To support early childhood development, invest in housing

A growing body of research is demonstrating what we already intuitively know: that our children will have a much brighter future if they begin the journey of life in a decent, affordable home. Investments to improve housing quality and affordability for families with children can help set the stage for success later in life. Alternatively, failure to make these investments can result in lasting damage.

Compared to those living in more stable homes, children who experience residential instability under perform academically, develop weaker vocabulary skills, and engage in more problem behaviors. As they grow older, these children have higher high school dropout rates and achieve less economic success.

The good news is that federal rental assistance programs are a stabilizing force for millions of low-income families. Research shows positive impacts on health, nutrition, academic achievement, and future economic attainment for the children living in these subsidized households. The problem:  As a result of limited funds, only one in four low-income households eligible for federal rental assistance actually receives this help.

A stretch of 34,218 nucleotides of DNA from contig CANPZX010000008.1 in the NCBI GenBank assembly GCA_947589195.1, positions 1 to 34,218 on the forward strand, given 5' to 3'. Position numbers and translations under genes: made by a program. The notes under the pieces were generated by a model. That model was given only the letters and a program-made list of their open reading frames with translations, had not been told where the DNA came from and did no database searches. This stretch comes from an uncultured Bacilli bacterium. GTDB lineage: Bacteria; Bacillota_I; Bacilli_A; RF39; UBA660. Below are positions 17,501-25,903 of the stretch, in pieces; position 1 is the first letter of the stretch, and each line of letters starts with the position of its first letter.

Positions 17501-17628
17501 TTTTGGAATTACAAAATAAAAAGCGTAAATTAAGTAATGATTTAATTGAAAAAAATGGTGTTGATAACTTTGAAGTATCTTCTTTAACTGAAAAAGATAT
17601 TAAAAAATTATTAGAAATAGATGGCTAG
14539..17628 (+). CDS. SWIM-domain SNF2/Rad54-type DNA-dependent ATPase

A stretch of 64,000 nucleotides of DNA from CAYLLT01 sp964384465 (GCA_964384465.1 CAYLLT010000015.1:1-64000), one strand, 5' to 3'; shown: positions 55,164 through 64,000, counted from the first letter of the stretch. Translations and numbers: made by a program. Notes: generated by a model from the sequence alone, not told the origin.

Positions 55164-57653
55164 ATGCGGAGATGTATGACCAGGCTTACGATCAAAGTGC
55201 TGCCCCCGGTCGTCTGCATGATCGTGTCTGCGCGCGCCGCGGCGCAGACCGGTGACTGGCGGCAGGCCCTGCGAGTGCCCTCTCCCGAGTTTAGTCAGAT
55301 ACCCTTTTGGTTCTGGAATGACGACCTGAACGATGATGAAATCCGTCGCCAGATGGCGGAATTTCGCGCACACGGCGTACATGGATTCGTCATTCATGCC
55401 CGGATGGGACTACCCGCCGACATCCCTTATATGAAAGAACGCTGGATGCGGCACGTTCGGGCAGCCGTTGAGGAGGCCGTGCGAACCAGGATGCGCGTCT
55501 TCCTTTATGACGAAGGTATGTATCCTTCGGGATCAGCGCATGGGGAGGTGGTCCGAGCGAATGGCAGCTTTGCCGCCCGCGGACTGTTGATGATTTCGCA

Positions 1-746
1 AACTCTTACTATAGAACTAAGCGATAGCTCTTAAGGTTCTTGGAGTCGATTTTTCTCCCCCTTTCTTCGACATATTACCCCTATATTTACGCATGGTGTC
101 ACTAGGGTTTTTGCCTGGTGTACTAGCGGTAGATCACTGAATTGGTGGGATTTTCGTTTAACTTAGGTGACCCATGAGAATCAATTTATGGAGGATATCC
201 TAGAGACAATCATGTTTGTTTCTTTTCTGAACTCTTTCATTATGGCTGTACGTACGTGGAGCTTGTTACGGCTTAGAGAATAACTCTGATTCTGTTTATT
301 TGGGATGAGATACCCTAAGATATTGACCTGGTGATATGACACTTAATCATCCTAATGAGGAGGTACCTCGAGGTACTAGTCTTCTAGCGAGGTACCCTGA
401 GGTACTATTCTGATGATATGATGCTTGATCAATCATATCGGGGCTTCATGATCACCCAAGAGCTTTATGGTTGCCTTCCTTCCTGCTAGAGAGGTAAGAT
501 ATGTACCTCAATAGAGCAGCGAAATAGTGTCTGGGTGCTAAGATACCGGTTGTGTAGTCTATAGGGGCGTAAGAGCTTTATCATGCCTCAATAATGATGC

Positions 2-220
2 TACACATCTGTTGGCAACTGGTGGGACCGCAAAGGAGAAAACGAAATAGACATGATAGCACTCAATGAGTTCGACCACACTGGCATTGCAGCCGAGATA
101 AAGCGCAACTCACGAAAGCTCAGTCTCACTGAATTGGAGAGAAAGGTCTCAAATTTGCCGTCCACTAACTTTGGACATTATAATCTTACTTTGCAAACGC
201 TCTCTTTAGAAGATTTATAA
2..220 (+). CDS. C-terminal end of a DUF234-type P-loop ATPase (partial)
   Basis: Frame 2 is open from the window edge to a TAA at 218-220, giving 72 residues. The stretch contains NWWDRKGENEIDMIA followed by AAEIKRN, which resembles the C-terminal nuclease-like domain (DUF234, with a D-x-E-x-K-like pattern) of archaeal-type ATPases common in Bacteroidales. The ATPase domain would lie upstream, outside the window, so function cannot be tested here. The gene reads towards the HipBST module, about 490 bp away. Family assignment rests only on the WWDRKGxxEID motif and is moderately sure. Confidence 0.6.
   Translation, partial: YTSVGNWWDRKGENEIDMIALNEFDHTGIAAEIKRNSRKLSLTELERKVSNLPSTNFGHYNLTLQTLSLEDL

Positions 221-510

As Dr. Megan Sandel of Boston University explains: “Housing can act like a vaccine” for children, providing multiple long-term benefits and producing a high rate of return in the form of stronger health and educational outcomes. In her view, the debate is no longer whether housing matters for children but how much it matters.

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